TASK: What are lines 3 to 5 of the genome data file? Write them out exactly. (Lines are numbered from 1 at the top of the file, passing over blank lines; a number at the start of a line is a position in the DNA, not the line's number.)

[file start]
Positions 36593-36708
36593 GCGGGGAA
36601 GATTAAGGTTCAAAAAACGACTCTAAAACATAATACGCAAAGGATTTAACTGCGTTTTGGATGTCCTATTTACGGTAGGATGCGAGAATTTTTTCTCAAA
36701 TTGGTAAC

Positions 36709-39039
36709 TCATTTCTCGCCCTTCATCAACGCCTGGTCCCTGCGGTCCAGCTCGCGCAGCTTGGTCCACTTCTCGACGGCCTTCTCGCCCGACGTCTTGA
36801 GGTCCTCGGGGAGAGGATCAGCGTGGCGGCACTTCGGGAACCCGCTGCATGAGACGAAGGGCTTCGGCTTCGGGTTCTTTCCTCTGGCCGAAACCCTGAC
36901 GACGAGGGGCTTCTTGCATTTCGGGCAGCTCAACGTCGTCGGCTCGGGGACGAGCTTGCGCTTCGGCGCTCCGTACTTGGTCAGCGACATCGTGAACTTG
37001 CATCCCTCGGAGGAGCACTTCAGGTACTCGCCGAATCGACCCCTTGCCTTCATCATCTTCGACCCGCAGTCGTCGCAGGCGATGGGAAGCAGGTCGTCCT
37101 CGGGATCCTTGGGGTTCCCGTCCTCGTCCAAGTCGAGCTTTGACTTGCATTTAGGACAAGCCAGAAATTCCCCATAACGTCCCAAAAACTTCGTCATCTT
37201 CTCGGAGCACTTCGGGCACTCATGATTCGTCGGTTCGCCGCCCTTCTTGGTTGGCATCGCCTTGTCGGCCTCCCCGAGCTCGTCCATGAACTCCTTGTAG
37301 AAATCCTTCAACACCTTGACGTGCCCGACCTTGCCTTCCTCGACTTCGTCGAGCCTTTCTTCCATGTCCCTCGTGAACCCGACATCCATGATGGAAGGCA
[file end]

36601 GATTAAGGTTCAAAAAACGACTCTAAAACATAATACGCAAAGGATTTAACTGCGTTTTGGATGTCCTATTTACGGTAGGATGCGAGAATTTTTTCTCAAA
36701 TTGGTAAC

Positions 36709-39039